“Debbie collected everything she could find having to do with Coca-Cola,” Wells says. She points proudly to a framed feature article with photos of Debbie and her collection. Sadly, her older daughter passed away suddenly 15 years ago. Wells has kept Debbie’s Coca-Cola collection intact.
“I like to look at her things,” she says softly.
Though Wells has had her share of challenge and sadness, she’s had her share of success, too. Her notoriety was enhanced mightily when a couple named Ray and Beverly Berry drove into Greensboro from the West Coast.
The Berrys had never visited the Gate City, had no friends here, but decided this was the community where they wanted to settle and start an enterprise with a clear statement of purpose: “to develop a better grocery store that brought back the feeling of open European-style markets.”
The first Fresh Market opened in Greensboro on March 5, 1972. According to Forbes magazine, “that original Fresh Market was outfitted exclusively with used fixtures and display pieces and financed entirely with the Berry family’s savings.”
So cash was tight when the Berrys began looking for “display pieces” in local antique shops. And that’s how they met Mary Wells.
“We really hit it off,” Wells says. “They were interested, truly interested in the things I had, but they didn’t want to buy them.” To conserve cash, the Berrys had a different idea.
“They wanted me to put pieces in the store on consignment,” Wells says. “When pieces sold, that’s when I’d be paid.”
Mary smiles again, reflecting.
“So I agreed,” she continues. “But their store was located in a part of town where people really liked antiques. I think the first day they sold two big cupboards that were filled with grocery items.”
The Fresh Market staff had to empty the chests so the customers could pick them up. And Wells had to find replacement pieces quickly in order for the merchandise to be displayed again.
“Right away the Berrys came back to me and said, ‘Mary, this won’t work. We’ll have to buy the pieces from you.’ Of course, for me that was great news,” Wells says.
Perhaps no one fully anticipated the growth of the chain. The store in Greensboro was followed by an opening in Asheville. Then came South Carolina, Tennessee, Georgia, Virginia, Florida, Kentucky and Alabama. Over a 30-year period, the Fresh Market grew to more than 170 stores in 27 states, including locations in the Mid-Atlantic, the Southeast, the Midwest and New England.
“I’d load up a truck full of antiques and drive it to the new location myself in those days,” Wells says. Remarried by this time, she’d occasionally have her husband drive a second truck so they could deliver to two locations.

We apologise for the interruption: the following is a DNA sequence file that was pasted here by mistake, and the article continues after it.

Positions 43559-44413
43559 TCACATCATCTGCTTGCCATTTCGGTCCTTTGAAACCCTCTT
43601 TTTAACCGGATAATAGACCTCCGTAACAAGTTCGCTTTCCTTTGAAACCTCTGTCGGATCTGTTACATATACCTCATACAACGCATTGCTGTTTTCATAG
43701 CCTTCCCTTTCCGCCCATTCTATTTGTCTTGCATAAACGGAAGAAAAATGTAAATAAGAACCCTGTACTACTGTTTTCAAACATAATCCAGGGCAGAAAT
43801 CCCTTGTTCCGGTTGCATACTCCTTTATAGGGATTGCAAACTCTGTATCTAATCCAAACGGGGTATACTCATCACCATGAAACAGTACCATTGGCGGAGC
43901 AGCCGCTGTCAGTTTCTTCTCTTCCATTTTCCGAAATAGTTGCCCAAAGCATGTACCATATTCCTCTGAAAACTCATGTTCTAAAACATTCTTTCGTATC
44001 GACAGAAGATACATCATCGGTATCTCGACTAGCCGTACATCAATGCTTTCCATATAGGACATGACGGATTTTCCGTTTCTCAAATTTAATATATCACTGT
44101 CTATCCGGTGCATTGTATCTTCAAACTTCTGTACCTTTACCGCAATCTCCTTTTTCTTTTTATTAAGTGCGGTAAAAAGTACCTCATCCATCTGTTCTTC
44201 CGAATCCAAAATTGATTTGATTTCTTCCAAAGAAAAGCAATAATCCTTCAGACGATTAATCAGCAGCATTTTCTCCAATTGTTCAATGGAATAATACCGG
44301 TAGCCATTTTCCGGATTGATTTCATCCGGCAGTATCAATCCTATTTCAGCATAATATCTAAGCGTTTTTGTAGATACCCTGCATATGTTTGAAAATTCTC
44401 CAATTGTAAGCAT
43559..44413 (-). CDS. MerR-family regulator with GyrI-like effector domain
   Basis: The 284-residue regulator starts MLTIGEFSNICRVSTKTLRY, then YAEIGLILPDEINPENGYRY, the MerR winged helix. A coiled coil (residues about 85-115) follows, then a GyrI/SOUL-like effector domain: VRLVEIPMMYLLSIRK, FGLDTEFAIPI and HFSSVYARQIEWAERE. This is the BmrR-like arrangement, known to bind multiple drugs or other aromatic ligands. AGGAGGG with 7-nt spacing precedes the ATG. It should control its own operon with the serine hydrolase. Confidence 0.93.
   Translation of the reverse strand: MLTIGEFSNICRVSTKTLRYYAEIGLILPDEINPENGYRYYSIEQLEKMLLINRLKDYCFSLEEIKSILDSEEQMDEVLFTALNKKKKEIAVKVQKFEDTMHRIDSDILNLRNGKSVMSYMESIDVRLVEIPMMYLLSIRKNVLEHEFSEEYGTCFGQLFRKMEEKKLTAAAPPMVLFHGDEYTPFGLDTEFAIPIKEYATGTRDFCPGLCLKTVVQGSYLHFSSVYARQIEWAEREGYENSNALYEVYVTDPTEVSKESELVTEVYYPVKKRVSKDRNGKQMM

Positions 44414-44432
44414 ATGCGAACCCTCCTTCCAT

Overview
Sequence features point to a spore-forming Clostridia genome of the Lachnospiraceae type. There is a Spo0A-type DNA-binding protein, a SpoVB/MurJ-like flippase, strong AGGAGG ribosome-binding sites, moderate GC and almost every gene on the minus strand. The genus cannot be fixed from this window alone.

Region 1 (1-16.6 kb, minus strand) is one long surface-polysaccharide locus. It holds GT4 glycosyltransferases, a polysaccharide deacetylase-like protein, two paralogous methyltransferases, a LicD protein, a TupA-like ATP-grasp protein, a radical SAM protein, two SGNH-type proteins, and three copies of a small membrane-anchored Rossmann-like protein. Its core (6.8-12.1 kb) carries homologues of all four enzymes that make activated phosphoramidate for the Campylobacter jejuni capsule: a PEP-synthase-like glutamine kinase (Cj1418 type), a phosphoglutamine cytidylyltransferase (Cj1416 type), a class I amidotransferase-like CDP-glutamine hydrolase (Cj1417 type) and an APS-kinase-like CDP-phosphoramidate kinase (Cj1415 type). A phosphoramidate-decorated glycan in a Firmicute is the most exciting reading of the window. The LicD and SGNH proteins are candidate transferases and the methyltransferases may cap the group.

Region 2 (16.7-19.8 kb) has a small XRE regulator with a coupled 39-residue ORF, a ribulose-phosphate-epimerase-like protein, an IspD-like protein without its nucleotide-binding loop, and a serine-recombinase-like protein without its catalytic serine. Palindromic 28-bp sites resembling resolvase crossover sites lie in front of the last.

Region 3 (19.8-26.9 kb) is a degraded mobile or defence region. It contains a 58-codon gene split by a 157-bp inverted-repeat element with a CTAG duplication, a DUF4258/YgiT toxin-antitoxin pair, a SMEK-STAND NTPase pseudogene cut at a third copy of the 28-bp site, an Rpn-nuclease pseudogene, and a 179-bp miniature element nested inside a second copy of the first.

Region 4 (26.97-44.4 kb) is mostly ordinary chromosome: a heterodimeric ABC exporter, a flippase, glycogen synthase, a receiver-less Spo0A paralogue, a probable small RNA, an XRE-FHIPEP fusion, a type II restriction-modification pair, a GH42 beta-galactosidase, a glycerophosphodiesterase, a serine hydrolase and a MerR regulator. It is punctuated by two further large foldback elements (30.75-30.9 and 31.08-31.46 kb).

On her return drive, she’d stop at various locations in search of pieces to purchase for the next opening. Wells supplied antiques for the Fresh Market stores until seven years ago.
“It just got to be too much for me,” she says. “And people thought I was making a lot more money than I actually was.” Because there were so many stores to be supplied so quickly, Wells often had to pay higher prices for the antiques she was acquiring on her drives back to Greensboro.
“But that’s all right,” she says. “It was a great experience — with all the new people I met, all the new places I saw. I’ve never really been in it for the money.”
“What are you in it for?” I ask.
Wells ponders a moment, then looks me in the eye.
“It reminds me of my childhood,” she says. “I only bought things that interested me. I was always very proud of the things I had in my shop. I was proud to have things around me that I loved. Somehow, when I saw them, I just knew.”
Wells tells me the story of the tiger maple sideboard at my elbow. She’d arrived early at a show and was walking around just as a man was opening the door of his van. She looked inside and saw the sideboard.
“Shut that door!” she said.
The man was startled but closed the van.
“Ma’am?” he asked.
“I’ll pay your price for that piece,” Wells said. “Don’t show it to anybody else.”
And here it sits.
When Wells offers to show me around her house, I expect to see antiques, of course. She’s a collector. But she’d sold off her business, right?
As we move from room to room, antiques are everywhere. Stacked, shelved, piled. The dining room is so full it’s impassable.
Even Wells is a bit bemused by it all.
“I’m just not ready to part with these things,” she says.
There are other beautiful examples of tiger maple furniture.
“I’ve always been attracted to wood,” Wells says.
There are extraordinary pieces wherever the eye rests. There are face jugs. There’s an old dentist’s chair. There are quilts and rag rugs. There are paintings and prints. There are empty frames on a wall, displayed that way to show their exquisite and varied designs. There’s her collection of more than 5,000 buttons, a legendary feature of her antiques shop. There are chairs, toys, curved glass display cases.
I note the variety.
“Over the years I’ve collected in 60 categories, primarily American,” Wells explains.
There are canes and walking sticks. There’s pottery. There are woven baskets. There’s door hardware. There’s her seashell art collection. There are old bottles and jars. There are gas station signs leaning against a wall. There’s her collection of “tramp art” — picture frames, figures, a clock, a box, a chair — made of discarded wooden crates, cigar boxes, matchsticks, or even cigarette packs cut or carved by hand into tiny geometric shapes and assembled piece by intricate piece.
For each item I comment on, Wells has a story — the people she acquired it from, the locale, the reason it attracted her, its significance.
I pause in front of a handsome folded screen in a hallway. Each panel, front and back, presents a different color illustration of a young woman, about 60 percent life-sized.
“That screen dates from the 1880s or 1890s,” she says. “It’s very unusual. So many people in the tobacco business have wanted to buy it.”
Flowing cursive text on the panels extolls the flavor of “Turkish tobacco” or urges me to buy “Duke cigarettes.”
“What if some big executive sees this, claims he’ll buy it at any price,” I say to Wells. “What would you quote?”
She tilts her chin.
“Oh, you don’t think of price first,” Wells says calmly, folding her hands together. “First, you have to feel in your heart it’s right to sell.”
Point taken. It was never about the money.